Compare and contrast the characters of Demetrius and Lysander in A Midsummer Night's Dream.
Often called the poet of double vision, Shakespeare, the father of twins himself, wrote several plays involving mistaken identities and the ensuing confusion. The plot of A Midsummer Night's Dream also touches on the fact that sometimes different characters are not so different, after all, and are doubles of each other in some ways.
While the obvious similarity between Demetrius and Lysander is that they have both fought over the same women--Hermia in the beginning and Helena later in the comedy--they are also alike in their romantic pursuits in the forest after Puck drops the love potion on them. Their behavior in the forest points again to Helena's observation of the first act:
Love looks not with the eyes, but with the mind,
And therefore is winged Cupid painted blind. (1.1.234)
While Lysander's mind is romantic, much like that of Romeo as he is willing to risk his life in running away with Hermia, Demetrius's is much more calculating. He argues that Hermia should be his because he has made a contract with Egeus, her father. Also, that Demetrius's interest in Hermia is less than romantic is evinced by his rejection of Helena for his arrangement with the Athenian nobleman Egeus. And it is only in his greed that Demetrius pursues Hermia when he learns that she has run away with Lysander. As they talk in Act I, Lysander's comment to Demetrius points to the fact that Demetrius has made a contract with Egeus that has less to do with love than with position:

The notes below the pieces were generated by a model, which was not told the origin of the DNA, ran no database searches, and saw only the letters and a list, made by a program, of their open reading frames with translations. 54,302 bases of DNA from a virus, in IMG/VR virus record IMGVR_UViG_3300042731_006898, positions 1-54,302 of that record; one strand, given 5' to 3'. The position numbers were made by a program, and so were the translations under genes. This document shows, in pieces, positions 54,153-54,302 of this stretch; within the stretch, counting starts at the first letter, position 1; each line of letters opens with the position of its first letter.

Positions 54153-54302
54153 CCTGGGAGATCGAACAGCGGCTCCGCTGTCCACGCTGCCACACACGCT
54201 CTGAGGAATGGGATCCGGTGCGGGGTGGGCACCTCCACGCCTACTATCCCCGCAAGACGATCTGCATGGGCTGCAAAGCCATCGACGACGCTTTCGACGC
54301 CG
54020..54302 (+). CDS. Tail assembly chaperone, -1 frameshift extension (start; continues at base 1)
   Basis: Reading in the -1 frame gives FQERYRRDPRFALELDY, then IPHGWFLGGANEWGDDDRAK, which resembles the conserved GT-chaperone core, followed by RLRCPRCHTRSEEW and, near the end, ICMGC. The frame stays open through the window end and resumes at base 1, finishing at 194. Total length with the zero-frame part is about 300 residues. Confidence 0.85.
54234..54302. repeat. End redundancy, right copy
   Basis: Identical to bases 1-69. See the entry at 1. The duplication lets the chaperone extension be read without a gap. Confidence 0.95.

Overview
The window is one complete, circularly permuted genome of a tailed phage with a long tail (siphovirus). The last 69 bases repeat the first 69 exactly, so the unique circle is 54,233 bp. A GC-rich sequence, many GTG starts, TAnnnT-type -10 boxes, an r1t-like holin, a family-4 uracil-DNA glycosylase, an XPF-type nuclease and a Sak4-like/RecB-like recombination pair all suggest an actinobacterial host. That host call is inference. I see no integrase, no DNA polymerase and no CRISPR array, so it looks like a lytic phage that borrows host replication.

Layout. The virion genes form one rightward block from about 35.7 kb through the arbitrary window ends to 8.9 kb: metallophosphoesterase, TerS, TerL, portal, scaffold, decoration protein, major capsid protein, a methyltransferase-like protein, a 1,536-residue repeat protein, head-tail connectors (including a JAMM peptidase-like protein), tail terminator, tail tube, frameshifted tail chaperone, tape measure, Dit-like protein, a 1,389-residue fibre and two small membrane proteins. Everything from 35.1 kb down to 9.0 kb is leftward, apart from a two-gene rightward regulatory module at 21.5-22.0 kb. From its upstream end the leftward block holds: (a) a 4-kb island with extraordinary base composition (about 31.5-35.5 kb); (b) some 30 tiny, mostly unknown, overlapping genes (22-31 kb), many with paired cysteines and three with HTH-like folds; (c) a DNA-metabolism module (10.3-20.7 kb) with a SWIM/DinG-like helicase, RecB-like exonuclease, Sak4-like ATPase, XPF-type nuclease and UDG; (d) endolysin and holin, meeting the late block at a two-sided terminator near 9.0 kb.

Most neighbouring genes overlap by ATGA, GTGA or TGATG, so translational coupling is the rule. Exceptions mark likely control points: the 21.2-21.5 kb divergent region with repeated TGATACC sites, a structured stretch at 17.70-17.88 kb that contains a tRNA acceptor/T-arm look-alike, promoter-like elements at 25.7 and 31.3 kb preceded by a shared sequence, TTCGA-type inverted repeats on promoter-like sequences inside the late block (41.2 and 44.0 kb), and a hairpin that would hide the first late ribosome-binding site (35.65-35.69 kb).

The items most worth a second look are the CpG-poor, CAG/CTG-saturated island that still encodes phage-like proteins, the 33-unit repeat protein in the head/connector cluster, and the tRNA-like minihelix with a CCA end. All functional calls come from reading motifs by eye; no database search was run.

You have her father's love, Demetrius:
Let me have Hermia's. Do you marry him. (1.1. 94-95)
Indeed, the main difference between Demetrius and Lysander is in their natures. Demetrius's love is cruel, while Lysander is, like Romeo, a true lover, willing to risk his life for his love. His love is romantic.
The most obvious similarity between the two in A Midsummer's Night Dream is that they are both fighting for the love of Hermia.
They are both also citizens of Athens who have some degree of wealth and travel in or near royal circles. (We know this partially because Shakespeare has them speak in Iambic Pentameter, versus the prose in which the laborers speak. Also, they have access to the Duke both in the beginning when Hermia's father is pleading for him to intervene in Hermia's love life, and at the end when they join the Duke at the wedding feast.)
They are different, in that Lysander seems to be after Hermia for true love, whereas Demetrius wants her for power and status. Lysander risks hatred from the father and reproach from the Duke to love Hermia. He also faces danger and ridicule for disobeying the Duke's orders and running away with Hermia into the woods.
Demetrius, however, wooed Hermia with gifts while she was involved with Lysander, and he cozied up to Egeus so he would have an ally on the inside. Also, when Demetrius finds out that Hermia and Lysander have fled, he takes after them rather than letting her go be with the one she loves (which denotes a selfish rather than a selfless affection.)